On Memorial Day, there are lots of speeches made about past battles and sacrifices, but I always think of a couple of movie lines. Now, Hollywood is not usually the go-to place for inspirational patriotic words, but occasionally, they come up with something so simple and profound that it hits you between the eyes. One such quote was from In Harm’s Way, and it was from no less than John Wayne. It wasn’t a speech and it wasn’t his usual macho growling, just a quiet truth. Wayne was a naval officer waiting for the Japanese fleet to appear and a great battle to begin. With him was Burgess Meredith as an ex Hollywood screenwriter. The nervous Meredith was bemoaning the fate that led him to the bridge of the cruiser on the eve of a battle with the Imperial Navy.
“I should be back in Hollywood behind a typewriter; I’m not cut out for this. I’m so frightened my bones are clicking,” he says.
Wayne doesn’t yell at him or tell him to get hold of himself. He looks thoughtful and replies in a soft voice.
“Most battles are fought by frightened men who’d rather be somewhere else.”
Exactly. People seldom become heroes or sacrifice because they want to or because they are seeking glory. They do it for a variety of reasons, but mostly because they sense that it needs to be done. “War is not the answer” claims the feel-good-about-yourself bumper sticker, but most people know the tragic and regrettable truth. Sometimes war is the answer. War was the answer to whether we would remain a British colony subject to the whims of the Crown. War was the answer to whether we would end slavery, and war was the answer to whether the Nazis and Imperial Japan would divide the world between them. That doesn’t mean a war can’t be ill-advised or poorly executed, but it does mean that wars sometimes are the only way to settle momentous issues. The world is a dangerous place, and that makes it necessary to sometimes do unpleasant things.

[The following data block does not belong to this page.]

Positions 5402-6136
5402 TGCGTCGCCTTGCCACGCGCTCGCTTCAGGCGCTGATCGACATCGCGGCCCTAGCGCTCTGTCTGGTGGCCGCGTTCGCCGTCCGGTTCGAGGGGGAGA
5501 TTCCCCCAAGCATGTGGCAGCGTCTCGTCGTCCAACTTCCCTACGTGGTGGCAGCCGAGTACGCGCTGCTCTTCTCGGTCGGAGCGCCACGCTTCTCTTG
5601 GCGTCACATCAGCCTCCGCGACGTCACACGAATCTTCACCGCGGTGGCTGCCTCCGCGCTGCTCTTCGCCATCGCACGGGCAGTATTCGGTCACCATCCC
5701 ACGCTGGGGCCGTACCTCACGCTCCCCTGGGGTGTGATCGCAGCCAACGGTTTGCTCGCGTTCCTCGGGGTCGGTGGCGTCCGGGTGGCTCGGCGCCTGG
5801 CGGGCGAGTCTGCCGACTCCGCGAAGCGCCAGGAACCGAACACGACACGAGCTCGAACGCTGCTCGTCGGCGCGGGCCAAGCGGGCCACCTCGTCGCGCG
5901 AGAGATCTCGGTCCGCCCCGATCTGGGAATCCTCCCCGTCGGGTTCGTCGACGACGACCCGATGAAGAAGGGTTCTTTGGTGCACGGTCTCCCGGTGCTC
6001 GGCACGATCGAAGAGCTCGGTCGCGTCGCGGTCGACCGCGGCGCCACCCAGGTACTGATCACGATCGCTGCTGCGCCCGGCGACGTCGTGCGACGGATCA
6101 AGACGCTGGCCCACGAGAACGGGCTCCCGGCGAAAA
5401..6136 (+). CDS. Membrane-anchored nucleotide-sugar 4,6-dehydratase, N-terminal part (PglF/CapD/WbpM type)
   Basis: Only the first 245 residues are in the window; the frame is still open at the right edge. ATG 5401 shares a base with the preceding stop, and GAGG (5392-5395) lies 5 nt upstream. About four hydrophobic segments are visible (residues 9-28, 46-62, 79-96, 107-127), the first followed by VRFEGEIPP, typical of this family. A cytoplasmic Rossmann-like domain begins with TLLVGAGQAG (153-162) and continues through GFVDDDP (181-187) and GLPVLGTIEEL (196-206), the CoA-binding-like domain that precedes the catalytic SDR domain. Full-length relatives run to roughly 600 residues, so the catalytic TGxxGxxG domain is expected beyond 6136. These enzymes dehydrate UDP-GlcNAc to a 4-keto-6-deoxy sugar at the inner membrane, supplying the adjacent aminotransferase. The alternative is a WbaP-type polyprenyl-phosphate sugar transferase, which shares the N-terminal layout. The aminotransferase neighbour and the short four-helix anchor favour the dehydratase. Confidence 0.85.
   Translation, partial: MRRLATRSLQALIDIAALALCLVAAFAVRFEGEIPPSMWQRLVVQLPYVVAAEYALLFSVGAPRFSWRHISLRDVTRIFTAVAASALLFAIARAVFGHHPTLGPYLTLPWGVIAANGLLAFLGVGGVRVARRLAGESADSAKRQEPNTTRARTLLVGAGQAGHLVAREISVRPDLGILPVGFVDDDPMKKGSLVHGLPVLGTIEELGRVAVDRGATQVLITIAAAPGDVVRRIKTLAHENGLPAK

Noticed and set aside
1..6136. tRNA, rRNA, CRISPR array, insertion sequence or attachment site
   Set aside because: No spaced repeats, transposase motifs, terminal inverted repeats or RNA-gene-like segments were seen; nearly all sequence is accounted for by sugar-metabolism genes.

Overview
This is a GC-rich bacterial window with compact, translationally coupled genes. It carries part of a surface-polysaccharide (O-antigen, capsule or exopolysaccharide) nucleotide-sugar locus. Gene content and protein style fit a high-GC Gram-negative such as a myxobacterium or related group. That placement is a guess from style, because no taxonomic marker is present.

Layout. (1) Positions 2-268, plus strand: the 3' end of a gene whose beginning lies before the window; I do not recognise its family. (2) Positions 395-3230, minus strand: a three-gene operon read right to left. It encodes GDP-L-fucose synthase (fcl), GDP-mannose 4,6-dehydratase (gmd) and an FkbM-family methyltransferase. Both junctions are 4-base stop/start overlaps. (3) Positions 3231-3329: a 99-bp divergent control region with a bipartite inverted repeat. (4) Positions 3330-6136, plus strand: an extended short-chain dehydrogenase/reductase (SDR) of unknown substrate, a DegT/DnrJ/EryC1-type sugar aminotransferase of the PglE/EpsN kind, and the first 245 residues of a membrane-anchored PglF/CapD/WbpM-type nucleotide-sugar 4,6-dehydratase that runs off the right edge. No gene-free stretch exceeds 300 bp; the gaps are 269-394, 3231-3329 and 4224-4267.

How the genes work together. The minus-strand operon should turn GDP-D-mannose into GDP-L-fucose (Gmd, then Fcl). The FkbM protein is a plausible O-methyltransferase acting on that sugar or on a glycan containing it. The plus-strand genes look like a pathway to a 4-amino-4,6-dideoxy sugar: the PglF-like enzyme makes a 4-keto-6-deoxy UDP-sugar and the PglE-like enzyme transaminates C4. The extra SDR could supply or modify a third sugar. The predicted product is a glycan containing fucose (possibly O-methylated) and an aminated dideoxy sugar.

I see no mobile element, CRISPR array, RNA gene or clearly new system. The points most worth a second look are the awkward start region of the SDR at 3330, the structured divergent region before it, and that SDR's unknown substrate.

Another Hollywood quote illustrates the point. The most famous line in A Few Good Men is when Jack Nicholson shouts “You can’t handle the truth”, but the line that follows is far more profound.
“We live in a world that has walls, and those walls have to be defended by men with guns.”
On Memorial Day, we remember the people who never made it home. The ones who, through various circumstances found themselves as the “men with guns” standing on a wall, or on a ship, or in the air, or in a foxhole nervously watching the sky and the tree line, waiting for the enemy to appear. They may have been frightened and they may have wished they were somewhere else, but they stood firm and did what they knew had to be done.
Happy Memorial Day.